5.  Priests are not to add elements (words, gestures, actions, etc.) to the liturgy that are not found in the appropriate Missal: No priest should take it upon himself to adapt the liturgy to his particular preferences. Just as he should not insert words such as “God is good…all the time!” into the middle of the Eucharistic Prayer, neither should he insert actions – such as ringing the bells during his own Communion – that are not found in the rubrics of the Missal under which he is celebrating (the Missal of John XXIII for Extraordinary Form; the 3rd edition of the Missal of Paul VI for the Ordinary Form). Liturgy is not an expression of private devotion, as you are all aware.

My Brothers, it is a great trust that I and the Faithful of our Diocese place as you in order to promote the one body in Christ as reflected in our unity and harmony at worship.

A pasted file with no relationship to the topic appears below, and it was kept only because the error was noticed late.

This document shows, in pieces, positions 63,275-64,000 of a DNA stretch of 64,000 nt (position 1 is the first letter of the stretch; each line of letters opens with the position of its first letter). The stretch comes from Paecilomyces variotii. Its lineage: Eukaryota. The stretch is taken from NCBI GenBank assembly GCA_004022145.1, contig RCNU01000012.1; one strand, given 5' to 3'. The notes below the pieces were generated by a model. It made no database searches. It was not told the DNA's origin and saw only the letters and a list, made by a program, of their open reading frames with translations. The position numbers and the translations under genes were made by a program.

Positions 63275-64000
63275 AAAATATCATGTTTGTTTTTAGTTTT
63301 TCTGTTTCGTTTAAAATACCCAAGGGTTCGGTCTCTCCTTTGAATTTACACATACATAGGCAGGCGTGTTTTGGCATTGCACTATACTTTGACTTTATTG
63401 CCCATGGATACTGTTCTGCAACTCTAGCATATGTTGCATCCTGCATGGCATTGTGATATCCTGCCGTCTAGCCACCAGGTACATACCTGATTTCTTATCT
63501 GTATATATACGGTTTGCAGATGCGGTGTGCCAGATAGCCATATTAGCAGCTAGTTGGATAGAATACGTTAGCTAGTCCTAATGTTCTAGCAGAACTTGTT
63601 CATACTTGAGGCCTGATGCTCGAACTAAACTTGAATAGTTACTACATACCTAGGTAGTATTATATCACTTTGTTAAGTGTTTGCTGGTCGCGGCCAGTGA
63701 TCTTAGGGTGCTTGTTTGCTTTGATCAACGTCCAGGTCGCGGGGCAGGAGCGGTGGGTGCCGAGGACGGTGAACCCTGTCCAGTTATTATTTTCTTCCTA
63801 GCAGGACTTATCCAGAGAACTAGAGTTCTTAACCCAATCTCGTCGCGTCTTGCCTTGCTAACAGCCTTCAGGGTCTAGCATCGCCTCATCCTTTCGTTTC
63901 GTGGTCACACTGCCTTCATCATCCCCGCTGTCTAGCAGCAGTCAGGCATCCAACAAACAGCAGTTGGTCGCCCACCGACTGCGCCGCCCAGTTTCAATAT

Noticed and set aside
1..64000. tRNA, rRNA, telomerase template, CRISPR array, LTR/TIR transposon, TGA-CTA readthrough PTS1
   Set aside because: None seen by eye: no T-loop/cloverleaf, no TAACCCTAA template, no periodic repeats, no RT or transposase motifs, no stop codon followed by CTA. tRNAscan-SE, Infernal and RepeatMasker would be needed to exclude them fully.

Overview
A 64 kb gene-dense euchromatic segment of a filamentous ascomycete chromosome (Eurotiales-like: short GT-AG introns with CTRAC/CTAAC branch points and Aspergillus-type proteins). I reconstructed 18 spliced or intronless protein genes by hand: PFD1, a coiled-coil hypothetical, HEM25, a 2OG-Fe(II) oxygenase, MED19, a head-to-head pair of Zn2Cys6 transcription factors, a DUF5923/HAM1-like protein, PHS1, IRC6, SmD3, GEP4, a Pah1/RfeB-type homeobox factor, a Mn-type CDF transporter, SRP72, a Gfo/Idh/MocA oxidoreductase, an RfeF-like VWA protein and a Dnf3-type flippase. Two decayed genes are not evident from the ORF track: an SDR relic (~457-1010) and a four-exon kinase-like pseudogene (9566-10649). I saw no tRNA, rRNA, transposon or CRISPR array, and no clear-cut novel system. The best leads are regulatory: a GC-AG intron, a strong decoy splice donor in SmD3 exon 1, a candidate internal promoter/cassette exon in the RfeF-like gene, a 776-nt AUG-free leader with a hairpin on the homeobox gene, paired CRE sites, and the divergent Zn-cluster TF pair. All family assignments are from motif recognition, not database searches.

+ Pete


  1. Of course, Bishops are entitled to legislate for their dioceses, and I imagine he is doing so in response to certain tensions that may have arisen among his presbyterate. I don’t wish to trespass into that territory, or the pastoral questions raised which I am not familiar with. 

    Sorry to beat a dead horse, but while he can certainly moderate the liturgy, it is overkill to make statements such as: “This is unambivalent” regarding GIRM 299. GIRM 299 is certainly not unambivalent when it comes to the matter. Not only is there a response of the CDW on the matter (well known to all), and the suggestive grammar of the Latin, but when one looks at the history of that particular paragraph of the GIRM, the argument that the phrase “which is desirable whenever possible” refers to the construction of the altar rather than the position of the celebrant gains greater force.